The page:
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Evo­lu­tion


A Col­lec­tion of News by Moos


201225Mar19:34

Chimps show human fea­ture when walk­ing upright to carry scarce resources

Infor­ma­tion
pub­lished 25 March 2012 | mod­i­fied 25 March 2012
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Most of us walk and carry items in our hands every day. These are seem­ingly sim­ple activ­i­ties that the major­ity of us don’t ques­tion. But an inter­na­tional team of researchers have dis­cov­ered that human bipedal­ism, or walk­ing upright, may have orig­i­nated mil­lions of years ago as an adap­ta­tion to car­ry­ing scarce, high-​quality resources.

This lat­est research was pub­lished in this month’s Cur­rent Biol­ogy.

The team of researchers from the U.S., Eng­land, Japan and Por­tu­gal inves­ti­gated the behav­ior of modern-​day chim­panzees as they com­peted for food resources, in an effort to under­stand what eco­log­i­cal set­tings would lead a large ape — one that resem­bles the 6 million-​year old ances­tor we shared in com­mon with liv­ing chim­panzees — to walk on two legs.

These chim­panzees pro­vide a model of the eco­log­i­cal con­di­tions under which our ear­li­est ances­tors might have begun walk­ing on two legs
Accord­ing to Dr. Rich­mond, an author of the study and asso­ciate pro­fes­sor of anthro­pol­ogy at George Wash­ing­ton University’s Columbian Col­lege of Arts and Sci­ences: “Some­thing as sim­ple as car­ry­ing — an activ­ity we engage in every day — may have, under the right con­di­tions, led to upright walk­ing and set our ances­tors on a path apart from other apes that ulti­mately led to the ori­gin of our kind.”

The research find­ings sug­gest that chim­panzees switch to mov­ing on two limbs instead of four in sit­u­a­tions where they need to monop­o­lize a resource, usu­ally because it may not occur in plen­ti­ful sup­ply in their habi­tat, mak­ing it hard for them to pre­dict when they will see it again. Stand­ing on two legs allows them to carry much more at one time because it frees up their hands. Over time, intense bursts of bipedal activ­ity may have led to anatom­i­cal changes that in turn became the sub­ject of nat­ural selec­tion where com­pe­ti­tion for food or other resources was strong.

Two stud­ies were con­ducted by the team in Guinea. The first study was in Kyoto University’s “out­door lab­o­ra­tory” in a nat­ural clear­ing in Bossou For­est. Researchers allowed the wild chim­panzees access to dif­fer­ent com­bi­na­tions of two dif­fer­ent types of nut — the oil palm nut, which is nat­u­rally widely avail­able, and the coula nut, which is not. The chim­panzees’ behav­ior was mon­i­tored in three sit­u­a­tions: (a) when only oil palm nuts were avail­able, (b) when a small num­ber of coula nuts was avail­able, and © when coula nuts were the major­ity avail­able resource.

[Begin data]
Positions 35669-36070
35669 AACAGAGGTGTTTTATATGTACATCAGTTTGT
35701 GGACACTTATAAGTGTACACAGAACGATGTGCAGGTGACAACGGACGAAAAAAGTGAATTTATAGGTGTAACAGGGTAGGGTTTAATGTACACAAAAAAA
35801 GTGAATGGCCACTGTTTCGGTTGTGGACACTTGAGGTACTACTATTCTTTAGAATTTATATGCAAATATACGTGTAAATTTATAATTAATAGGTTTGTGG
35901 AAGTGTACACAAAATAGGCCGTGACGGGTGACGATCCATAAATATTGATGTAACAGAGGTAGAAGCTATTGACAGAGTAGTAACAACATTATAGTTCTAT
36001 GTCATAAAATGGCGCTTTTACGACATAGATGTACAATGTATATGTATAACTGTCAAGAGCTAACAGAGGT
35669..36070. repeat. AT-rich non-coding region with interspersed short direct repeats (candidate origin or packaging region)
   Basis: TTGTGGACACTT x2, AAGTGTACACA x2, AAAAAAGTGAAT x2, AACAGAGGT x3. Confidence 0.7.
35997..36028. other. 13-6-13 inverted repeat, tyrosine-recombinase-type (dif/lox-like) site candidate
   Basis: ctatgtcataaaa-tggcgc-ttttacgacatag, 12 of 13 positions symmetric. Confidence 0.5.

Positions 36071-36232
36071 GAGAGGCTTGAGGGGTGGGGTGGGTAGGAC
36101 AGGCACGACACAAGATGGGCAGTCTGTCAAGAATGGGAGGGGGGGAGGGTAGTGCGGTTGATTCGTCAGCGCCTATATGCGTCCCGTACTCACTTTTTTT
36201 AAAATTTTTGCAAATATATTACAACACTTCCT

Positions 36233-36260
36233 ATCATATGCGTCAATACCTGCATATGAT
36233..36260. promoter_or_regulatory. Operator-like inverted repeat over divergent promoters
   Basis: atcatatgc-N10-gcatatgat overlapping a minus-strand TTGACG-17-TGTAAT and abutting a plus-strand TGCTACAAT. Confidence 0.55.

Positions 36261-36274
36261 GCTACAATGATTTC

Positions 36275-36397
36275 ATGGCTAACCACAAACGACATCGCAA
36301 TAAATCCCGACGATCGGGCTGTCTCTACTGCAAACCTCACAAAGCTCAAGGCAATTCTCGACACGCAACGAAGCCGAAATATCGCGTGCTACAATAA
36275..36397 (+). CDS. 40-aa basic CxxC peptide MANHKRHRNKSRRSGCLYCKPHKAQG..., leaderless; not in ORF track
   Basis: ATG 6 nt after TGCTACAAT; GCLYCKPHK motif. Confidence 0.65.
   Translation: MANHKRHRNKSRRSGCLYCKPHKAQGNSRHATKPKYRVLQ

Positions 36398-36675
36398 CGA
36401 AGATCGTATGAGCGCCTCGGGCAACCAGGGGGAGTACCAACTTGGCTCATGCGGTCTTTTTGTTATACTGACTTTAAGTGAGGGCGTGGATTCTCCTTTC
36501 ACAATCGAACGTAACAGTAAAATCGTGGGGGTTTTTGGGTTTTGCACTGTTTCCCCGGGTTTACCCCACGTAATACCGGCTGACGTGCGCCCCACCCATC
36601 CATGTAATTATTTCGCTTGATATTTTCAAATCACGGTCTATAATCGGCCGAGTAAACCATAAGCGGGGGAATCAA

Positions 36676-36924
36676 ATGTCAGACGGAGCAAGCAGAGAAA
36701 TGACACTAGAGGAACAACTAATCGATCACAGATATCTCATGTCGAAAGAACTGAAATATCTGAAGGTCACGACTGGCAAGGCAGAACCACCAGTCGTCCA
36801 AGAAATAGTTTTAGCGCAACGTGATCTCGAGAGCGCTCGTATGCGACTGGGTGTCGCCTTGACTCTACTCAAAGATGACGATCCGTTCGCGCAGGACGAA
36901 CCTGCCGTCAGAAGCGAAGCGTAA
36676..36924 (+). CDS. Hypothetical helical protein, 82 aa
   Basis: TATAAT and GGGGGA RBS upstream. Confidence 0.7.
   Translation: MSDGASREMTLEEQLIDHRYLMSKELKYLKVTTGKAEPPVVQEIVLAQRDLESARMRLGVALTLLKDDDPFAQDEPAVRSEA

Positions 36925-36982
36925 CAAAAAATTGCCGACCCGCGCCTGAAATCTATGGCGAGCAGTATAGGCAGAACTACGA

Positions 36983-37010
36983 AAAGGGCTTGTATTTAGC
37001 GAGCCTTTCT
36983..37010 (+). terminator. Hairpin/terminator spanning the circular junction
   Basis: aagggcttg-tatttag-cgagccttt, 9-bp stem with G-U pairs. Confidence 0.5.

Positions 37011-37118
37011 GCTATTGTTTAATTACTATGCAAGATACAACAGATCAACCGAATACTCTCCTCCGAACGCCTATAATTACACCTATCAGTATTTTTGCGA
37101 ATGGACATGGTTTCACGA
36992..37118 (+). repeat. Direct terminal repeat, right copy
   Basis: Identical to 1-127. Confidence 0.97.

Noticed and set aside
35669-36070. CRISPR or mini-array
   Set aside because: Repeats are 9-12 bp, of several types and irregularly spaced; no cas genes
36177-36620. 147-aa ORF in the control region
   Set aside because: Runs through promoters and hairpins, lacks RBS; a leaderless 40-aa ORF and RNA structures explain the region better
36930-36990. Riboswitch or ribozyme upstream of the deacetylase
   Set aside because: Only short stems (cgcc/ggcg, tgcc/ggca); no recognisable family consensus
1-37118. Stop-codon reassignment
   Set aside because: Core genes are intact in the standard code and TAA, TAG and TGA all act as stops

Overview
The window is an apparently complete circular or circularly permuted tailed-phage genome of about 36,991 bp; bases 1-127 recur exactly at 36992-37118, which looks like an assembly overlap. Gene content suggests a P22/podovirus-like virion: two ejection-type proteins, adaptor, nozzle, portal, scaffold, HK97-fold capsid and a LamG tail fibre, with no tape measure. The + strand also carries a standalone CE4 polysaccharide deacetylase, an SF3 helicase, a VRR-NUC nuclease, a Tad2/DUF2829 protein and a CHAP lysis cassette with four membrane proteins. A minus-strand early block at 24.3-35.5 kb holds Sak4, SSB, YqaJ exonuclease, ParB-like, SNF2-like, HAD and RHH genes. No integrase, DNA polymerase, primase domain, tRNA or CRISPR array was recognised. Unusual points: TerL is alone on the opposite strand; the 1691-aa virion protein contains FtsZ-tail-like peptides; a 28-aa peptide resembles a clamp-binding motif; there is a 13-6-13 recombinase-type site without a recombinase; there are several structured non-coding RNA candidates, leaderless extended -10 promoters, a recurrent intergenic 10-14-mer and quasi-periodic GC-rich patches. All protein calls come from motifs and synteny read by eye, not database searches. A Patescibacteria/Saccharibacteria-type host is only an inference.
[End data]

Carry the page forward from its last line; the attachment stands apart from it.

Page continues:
When the rare coula nuts were avail­able only in small num­bers, the chim­panzees trans­ported more at one time. Sim­i­larly, when coula nuts were the major­ity resource, the chim­panzees ignored the oil palm nuts alto­gether. The chim­panzees regarded the coula nuts as a more highly-​prized resource and com­peted for them more intensely.

In such high-​competition set­tings, the fre­quency of cases in which the chim­panzees started mov­ing on two legs increased by a fac­tor of four. Not only was it obvi­ous that bipedal move­ment allowed them to carry more of this pre­cious resource, but also that they were actively try­ing to move as much as they could in one go by using every­thing avail­able – even their mouths.

The sec­ond study, by Kim­ber­ley Hock­ings of Oxford Brookes Uni­ver­sity was a 14-​month study of Bossou chim­panzees crop-​raiding, a sit­u­a­tion in which they have to com­pete for rare and unpre­dictable resources. Here, 35 per­cent of the chim­panzees’ activ­ity involved some sort of bipedal move­ment, and once again, this behav­ior appeared to be linked to a clear attempt to carry as much as pos­si­ble at one time.

The above news item is reprinted from mate­ri­als avail­able at web­site George Wash­ing­ton Uni­ver­sity. Orig­i­nal text may be edited for con­tent and length.

(Source: web­site George Wash­ing­ton Uni­ver­sity, 23.03.2012)

Goal: 7000 tigers in the wild

Tiger range countries map

Tiger map” (CC BY 2.5) by Sander­son et al., 2006.

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